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A Communist Party flag – made of red scarves by students ahead of the party congress next month – is seen at a primary school in Shandong province. The party has vowed to protect the rights and interests of entrepreneurs. Photo: Reuters

Beijing tries to win over entrepreneurs with praise and promises

Communist Party recognises importance of ‘entrepreneurial spirit’ to national economy in first such directive since 1949

The Communist Party on Monday said it will support and protect entrepreneurs in the first such directive to safeguard China’s private business owners since it took power in 1949.

The guideline – issued by the Central Committee and State Council – praises China’s businesspeople for boosting national economic growth.

“Lots of entrepreneurs … have made a great contribution to the accumulation of social wealth, to job creation, economic and social development,” the directive says.

“The entrepreneurial spirit will play an important role in deepening supply-side structural reform, invigorating the market and achieving sustainable development of the economy and society.”

It also promises to protect their legitimate rights and interests, ensure fair market competition and strengthen protection of intellectual property rights.

Chinese economists say the directive is aimed at boosting private sector confidence in the business environment amid concerns over capital outflows and slowing investment growth, and worries about an overreliance on spending in the state sector.

The promises come at a time when the authorities are in dire need of more investment from the private sector to support growth, as many businesses move their wealth or production facilities outside the country.

Overall investment in China went up 7.8 per cent in the first eight months from a year earlier, according to the National Bureau of Statistics. State sector investment grew at 11.2 per cent, but investment growth from the private sector slowed to 6.4 per cent in that period. The rate was 6.9 per cent from January to July.

Meanwhile, capital outflows have persisted for 22 consecutive months to August, according to a widely watched indicator released by the central bank.

“China’s economic growth can’t rely on government-led investment as it is unsustainable,” said Lu Zhengwei, chief economist at the Industrial Bank. “Private investment still has huge scope to grow.

“This is also a response to market calls for further reforms ahead of the party congress,” Lu said.

A Mao Zedong portrait hangs on Tiananmen Gate, covered with netting and scaffolding during refurbishment work. The directive comes ahead of the 19th party congress next month. Photo: AP

The private sector contributes more than 60 per cent of China’s gross domestic product and provides 80 per cent of jobs, according to the statistics bureau.

But intrusive state intervention in business and investment activities and a lack of rule of law to protect private assets is undermining confidence in China’s private sector, while a steady rise in interest rates and a lower business tax environment in the United States under President Donald Trump could tempt more Chinese firms to move their assets abroad.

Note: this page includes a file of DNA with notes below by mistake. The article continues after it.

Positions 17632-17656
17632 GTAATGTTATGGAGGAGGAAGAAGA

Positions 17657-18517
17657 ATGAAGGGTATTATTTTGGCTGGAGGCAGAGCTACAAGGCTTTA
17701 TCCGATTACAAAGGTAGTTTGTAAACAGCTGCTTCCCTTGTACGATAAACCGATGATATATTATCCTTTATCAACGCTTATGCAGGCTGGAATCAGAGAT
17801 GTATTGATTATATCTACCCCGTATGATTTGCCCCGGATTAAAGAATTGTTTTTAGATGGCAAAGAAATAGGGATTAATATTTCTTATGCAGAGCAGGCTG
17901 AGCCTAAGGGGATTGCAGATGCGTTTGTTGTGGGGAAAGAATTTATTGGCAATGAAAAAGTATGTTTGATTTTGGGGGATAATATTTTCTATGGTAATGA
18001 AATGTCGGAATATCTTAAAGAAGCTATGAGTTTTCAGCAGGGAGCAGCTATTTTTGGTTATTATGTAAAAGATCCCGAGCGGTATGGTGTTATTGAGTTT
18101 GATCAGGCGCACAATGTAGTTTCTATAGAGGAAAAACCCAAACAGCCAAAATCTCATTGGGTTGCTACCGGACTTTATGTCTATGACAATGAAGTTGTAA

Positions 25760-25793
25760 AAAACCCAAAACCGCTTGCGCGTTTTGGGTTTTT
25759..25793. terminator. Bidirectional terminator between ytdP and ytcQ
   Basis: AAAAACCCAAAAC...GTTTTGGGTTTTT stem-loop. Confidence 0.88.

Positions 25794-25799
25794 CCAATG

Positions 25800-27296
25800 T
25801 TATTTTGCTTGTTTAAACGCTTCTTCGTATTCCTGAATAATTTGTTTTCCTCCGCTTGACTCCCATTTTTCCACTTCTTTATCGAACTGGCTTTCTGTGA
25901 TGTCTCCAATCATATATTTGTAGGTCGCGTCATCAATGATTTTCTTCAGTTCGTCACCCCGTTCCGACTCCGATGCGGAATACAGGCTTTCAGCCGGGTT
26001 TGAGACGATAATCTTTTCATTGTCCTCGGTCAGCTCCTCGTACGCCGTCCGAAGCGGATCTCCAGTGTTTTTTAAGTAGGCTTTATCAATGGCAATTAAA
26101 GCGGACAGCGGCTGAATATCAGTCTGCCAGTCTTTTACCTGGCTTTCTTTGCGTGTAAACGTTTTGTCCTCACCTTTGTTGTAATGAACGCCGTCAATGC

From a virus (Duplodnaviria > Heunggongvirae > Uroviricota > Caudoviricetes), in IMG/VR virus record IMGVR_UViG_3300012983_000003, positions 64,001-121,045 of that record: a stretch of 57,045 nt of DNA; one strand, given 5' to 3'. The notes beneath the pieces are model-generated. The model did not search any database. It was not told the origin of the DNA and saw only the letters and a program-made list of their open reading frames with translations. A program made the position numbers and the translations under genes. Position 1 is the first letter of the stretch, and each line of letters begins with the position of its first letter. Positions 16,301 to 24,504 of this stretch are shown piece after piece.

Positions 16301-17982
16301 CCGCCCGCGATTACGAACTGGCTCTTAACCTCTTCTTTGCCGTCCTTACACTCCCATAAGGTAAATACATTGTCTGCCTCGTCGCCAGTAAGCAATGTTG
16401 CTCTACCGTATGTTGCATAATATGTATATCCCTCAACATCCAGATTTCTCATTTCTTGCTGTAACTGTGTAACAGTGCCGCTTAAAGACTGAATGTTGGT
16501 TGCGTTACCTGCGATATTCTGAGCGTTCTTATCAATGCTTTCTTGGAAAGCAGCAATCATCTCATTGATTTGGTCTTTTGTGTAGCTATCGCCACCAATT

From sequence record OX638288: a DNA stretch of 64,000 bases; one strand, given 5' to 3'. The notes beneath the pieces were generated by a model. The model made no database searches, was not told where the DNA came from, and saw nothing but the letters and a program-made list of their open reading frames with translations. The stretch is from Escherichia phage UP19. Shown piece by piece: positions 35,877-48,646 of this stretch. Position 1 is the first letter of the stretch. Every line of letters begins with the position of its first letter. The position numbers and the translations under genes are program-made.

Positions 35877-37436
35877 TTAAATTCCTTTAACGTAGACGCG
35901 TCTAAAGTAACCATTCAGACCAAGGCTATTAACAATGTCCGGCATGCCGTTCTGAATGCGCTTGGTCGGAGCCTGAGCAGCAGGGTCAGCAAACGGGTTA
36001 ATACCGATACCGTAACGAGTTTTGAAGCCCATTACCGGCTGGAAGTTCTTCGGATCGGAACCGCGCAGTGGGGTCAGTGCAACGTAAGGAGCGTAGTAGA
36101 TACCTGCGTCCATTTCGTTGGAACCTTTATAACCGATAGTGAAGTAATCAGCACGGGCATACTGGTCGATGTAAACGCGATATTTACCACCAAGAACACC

“Entrepreneurs are losing confidence in the business environment in China, as we can see from the recent capital exodus,” said Zhang Lifan, a Beijing-based political commentator and historian. “They feel insecure. This policy is a gesture to win them over.”

China’s political ruling class has had an on-again off-again attitude towards the country’s private business sector over the last seven decades. After Mao Zedong took power in 1949, the new regime set about confiscating assets from the bourgeoisie and forcing many private businesses to enter “public-private joint ventures”. Private entrepreneurship was wiped out in the ’60s and ’70s under a centralised command economy that took the country to the brink of collapse before Deng Xiaoping revived it with his liberalisation policy in the late ’70s. Jiang Zemin went further, allowing private capitalists to join the party in the 1990s – a major ideological breakthrough for the sector.

Many Chinese tycoons are among the richest people in the world, and the party is generous in giving honorary titles to loyal entrepreneurs – the parliament’s largely ceremonial advisory body counts a long list of billionaires as members.

At the same time, businesspeople often find themselves dependent on the whims of the authoritarian state and haunted by the so-called original sin – problems that emerged in the early days of the private sector.

Zhang Lin, a researcher with the Beijing-based independent think tank Unirule Institute of Economics, said the directive reflected growing concerns among the top leadership over the country’s excessive reliance on government spending and the state sector – and a need for more private business support for employment and economic growth in the long term.

“This guideline is an attempt at reassurance, or encouragement ... but there haven’t been any substantial policy adjustments and they’re not expected in the near future,” Zhang said.

This article appeared in the South China Morning Post print edition as: Party seeks confidence boost for businesses